Recently AMD waved its magic wand and managed to produce a few wisps of open sourcery for its Evergreen graphics line.
Unfortunately, for the firm however, members of the open source community were less than thrilled with the first batch, with Linux tech site Phoronix noting “the ATI kernel mode-setting support that we really care about these days is also about done, but it isn't yet published. The open-source ATI driver currently offers no 2D (EXA) acceleration and the 3D support either through a classic Mesa driver or Gallium3D also is not yet available.”
Of course, many pertaining to the brotherhood of linux have long had a gripe with AMD over its perceived “lesser” support, an issue which really came to a head back in 2007, when things were possibly at their most dire in terms of AMD open source support.
When we contacted the firm to find out why it was that it had such a bad rep on the linux street, we were told by John Bridgman of the firm’s software development engineering group that the image was undeserved.
While admitting that AMD’s open source situation was rather dire several years ago, Bridgman told TechEye that things had improved dramatically since 2007. He also claimed that historically, way back in 2000, “ATI had the best support for open source GPUs in the industry.”
It all went a bit pear shaped in 2002, as digital rights management became a bigger and bigger issue, Bridgman told us, noting that ATI had then pulled out of the open source court and started working on a proprietary driver that it picked up when it acquired Fire GL. This, however, was targeted at workstation users rather than regular punters.
“For the next few years after that we didn’t really have solutions for consumer users,” admitted Bridgman, who admitted that the situation persisted in its awfulness until circa 2008.
"But around 2006 we started trying to change that,” he said, suddenly changing tack and shifting the conversation towards AMD’s main competitor, Nvidia.
“Nvidia’s focus is all around proprietary drivers,” enthused Bridgman, playing the familiar old AMD favourite card. “They [Nvidia] do NOTHING for the open source community,” he added, only to backtrack very slightly to say, “they do offer an open source driver called NV, but it’s very basic, and only really helps you get on the internet so you can download their proprietary drivers.”
On the other hand, Bridgman was full of praise for Intel, a firm he lauded as doing “a lot of work with the open source community on pen source drivers.”
“Intel doesn’t have proprietary drivers, only open source drivers,” he said, going on to say “but we’re really the only company that does both.”
“Our proprietary, out of the box drivers for Evergreen have been out from the beginning,” he said going on to say that “in addition to that, we’ve been working closely with the open source community to come out with a second set of drivers.”
Again returning to AMD’s much repeated chorus, Bridgman felt the urge to follow up by re-iterating, “Nvidia offers no support or collaboration to the open source community. In terms of open source, we’re in a totally different league to them [nvidia].”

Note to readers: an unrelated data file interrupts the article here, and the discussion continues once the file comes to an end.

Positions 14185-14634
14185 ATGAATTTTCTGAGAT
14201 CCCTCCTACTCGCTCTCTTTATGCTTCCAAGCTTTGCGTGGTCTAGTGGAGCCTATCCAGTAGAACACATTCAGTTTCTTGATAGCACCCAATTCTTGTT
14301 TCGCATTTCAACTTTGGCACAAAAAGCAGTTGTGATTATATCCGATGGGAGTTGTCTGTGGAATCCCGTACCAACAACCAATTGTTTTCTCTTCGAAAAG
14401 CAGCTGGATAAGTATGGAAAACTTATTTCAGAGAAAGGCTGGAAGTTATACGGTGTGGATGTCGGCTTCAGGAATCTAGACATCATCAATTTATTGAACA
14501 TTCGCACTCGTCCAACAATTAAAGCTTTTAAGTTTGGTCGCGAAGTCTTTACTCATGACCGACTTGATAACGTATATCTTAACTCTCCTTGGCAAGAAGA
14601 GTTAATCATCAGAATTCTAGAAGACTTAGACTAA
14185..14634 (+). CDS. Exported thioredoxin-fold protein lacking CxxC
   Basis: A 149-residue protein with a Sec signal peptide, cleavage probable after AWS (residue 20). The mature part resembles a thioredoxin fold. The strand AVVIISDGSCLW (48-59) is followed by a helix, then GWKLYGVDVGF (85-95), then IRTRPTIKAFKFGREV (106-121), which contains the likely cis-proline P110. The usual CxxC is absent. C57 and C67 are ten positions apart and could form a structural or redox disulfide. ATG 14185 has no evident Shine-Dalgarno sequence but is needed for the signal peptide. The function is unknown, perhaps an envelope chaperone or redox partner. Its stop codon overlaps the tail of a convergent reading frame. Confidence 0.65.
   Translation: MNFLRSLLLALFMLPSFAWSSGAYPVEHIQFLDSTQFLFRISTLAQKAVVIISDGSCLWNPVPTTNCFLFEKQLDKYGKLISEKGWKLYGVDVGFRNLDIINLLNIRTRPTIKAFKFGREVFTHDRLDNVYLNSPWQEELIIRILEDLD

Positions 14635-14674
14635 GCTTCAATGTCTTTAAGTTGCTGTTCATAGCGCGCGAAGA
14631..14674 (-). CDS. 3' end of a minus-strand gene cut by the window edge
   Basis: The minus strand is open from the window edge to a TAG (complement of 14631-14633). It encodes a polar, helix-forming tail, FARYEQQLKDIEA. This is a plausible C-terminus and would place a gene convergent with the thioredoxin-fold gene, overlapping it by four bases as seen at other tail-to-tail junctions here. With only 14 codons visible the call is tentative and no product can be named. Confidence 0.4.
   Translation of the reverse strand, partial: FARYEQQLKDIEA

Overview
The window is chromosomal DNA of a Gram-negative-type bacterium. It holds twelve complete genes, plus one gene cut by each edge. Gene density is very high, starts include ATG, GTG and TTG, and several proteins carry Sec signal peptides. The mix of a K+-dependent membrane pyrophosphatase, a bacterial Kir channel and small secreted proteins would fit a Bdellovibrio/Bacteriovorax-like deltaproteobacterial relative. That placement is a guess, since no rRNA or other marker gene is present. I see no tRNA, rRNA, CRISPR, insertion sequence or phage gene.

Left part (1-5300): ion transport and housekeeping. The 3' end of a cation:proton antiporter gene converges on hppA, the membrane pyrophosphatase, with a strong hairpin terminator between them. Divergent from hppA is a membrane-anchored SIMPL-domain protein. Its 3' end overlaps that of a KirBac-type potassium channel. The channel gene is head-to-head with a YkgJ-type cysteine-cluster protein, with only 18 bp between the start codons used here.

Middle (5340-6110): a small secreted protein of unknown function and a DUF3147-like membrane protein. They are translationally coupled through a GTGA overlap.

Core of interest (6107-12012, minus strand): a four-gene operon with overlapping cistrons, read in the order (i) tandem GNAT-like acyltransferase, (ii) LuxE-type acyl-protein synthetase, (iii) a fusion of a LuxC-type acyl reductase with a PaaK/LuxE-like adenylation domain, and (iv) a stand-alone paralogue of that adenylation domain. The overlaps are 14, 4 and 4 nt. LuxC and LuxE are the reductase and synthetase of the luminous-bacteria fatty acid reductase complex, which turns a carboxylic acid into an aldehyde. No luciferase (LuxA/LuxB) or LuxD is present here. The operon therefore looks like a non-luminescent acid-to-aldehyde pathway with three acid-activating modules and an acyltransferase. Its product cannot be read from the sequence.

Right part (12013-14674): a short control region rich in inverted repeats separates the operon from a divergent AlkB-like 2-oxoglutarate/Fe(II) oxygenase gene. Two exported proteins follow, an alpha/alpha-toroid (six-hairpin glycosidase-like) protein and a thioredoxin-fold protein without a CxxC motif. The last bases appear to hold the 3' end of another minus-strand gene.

Steering Bridgman back into his own league, TechEye asked when the open source community could expect to see 2D acceleration and 3D support. “If I had to guess, I’d say two to three months with 70 to 80 per cent confidence,” Bridgman declared, adding “probably not a lot more than that.”
“We’ve already published the documentation, so that’s already out there. It’s just a question of developers having the time to work on it, which they don’t, because they’re in the middle of re-architecting the stack,” he noted.
“I want to stress, in terms of proprietary drivers, 2d and 3d support is already there, it’s just the open source stuff we’re still working on now.”
“As soon as we get code that’s working, we push it out [to the open source community]. We push out the sample code and the documentation, we try to do it all out in the open,” he concluded.
When we contacted Nvidia to respond to some of Bridgman’s allegations, Nvidia spokesman Andrew Humber pointed out that “firstly, Nvidia's proprietary driver has better performance and has more features than *either* AMD's proprietary driver *or* AMD's open-source driver,” and that despite AMD’s claims that it doesn’t have a real open source one, “the Nvidia Linux driver quite simply provides the best experience for Linux users.”
But why not just put out the driver code completely into the open for all and sundry to have a poke at? We didn’t get a completely straight answer, but Humber did say that whilst, “yes, there is IP in our drivers that we are protecting, our Linux customers use Nvidia because we provide the best experience and the professional customers we support want high quality, fast performing drivers.”
“Anyone who actually relies on Linux today for high end workstation graphics or GPU datacenter-class deployments is using Nvidia,” he went on.
Yes, but why not just put it out there for free?
Well, because “this business model funds and enables us to produce better enterprise and mission critical class Linux support than our competition,” came Humbernator’s reply.
Then, taking the gloves off a bit, he added “we welcome the day when AMD is prepared to pit their best (open source or not) Linux driver against ours. There are hundreds of Open Source projects that Nvidia is working on and actively supporting so this is starting to sound like a very old scratched record from AMD isn’t it?”
On a roll, Humber ranted that AMD invested “extraordinary amounts of time trying to position Nvidia as closed/proprietary,” adding “we would personally love to see them invest as much time into delivering market leading features and support for Linux users. The same can be said for OpenCL, where we’ve seen a lot of protestation from AMD, but little execution.”
But more on that in a follow up post, we-thinks.